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according to MDN, when using the unary plus operator:

Integers in both decimal and hexadecimal ("0x"-prefixed) formats are supported. Negative numbers are supported (though not for hex). If it cannot parse a particular value, it will evaluate to NaN.

But when I run this Jasmine test (the toBe() matcher applies a === operator):

   it("should return NaN when trying to convert a string representing a NEGATIVE HEX to the corresponding number", function() {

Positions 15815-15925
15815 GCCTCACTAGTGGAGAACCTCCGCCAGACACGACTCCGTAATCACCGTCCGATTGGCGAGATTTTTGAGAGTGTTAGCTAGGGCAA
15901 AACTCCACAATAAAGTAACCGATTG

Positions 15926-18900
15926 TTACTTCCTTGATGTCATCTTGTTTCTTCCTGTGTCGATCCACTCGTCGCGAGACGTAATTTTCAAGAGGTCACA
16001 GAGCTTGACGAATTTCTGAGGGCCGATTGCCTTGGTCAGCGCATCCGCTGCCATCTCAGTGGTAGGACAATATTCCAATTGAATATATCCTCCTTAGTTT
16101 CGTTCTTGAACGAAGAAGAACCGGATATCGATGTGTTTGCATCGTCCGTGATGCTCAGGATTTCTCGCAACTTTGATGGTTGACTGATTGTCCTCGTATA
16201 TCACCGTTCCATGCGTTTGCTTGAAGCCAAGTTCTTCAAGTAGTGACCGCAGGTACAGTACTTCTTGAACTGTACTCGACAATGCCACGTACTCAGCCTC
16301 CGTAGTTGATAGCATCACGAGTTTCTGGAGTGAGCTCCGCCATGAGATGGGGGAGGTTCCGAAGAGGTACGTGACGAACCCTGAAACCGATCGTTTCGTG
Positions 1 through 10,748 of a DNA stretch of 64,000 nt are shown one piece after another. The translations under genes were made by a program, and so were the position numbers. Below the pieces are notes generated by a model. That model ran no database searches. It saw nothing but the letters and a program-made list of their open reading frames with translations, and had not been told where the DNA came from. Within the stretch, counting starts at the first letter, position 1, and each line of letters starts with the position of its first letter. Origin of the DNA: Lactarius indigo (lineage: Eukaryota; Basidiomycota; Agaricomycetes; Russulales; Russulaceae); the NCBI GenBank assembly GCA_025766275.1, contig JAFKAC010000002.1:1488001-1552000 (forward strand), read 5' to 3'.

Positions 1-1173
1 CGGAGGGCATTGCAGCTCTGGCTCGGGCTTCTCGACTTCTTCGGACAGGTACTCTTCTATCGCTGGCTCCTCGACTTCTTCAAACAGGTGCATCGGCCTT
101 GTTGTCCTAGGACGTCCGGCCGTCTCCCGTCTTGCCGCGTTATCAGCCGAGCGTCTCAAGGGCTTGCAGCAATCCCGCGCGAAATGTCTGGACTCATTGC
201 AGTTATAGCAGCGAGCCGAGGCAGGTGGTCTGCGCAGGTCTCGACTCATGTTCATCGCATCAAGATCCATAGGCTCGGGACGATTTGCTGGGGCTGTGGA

var a = '-0xFF';        
    expect(typeof +a).toBe('number');
    expect(isNaN(+a)).toBeTruthy(); //Fails on Chrome and Opera...
  });

It fails on Chrome and Opera (and passes in IE, Safari and Firefox).

Is it a flaw in Chrome and Opera's engines or am I missing something?

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2 Answers 2

up vote 2 down vote accepted

It may - or may not be seen as a flaw, depending on how one's attached to specifications. )

I've found an interesting discussion regarding this behavior. Looks like Firefox was for once in the 'better-than-spec' camp, but then fixed it according to spec.

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According to the EcmaScript specification, the unary + operator applies the [String-]to-Number-conversion on the value (here a string), which accepts hex numbers - but not negative hex numbers.

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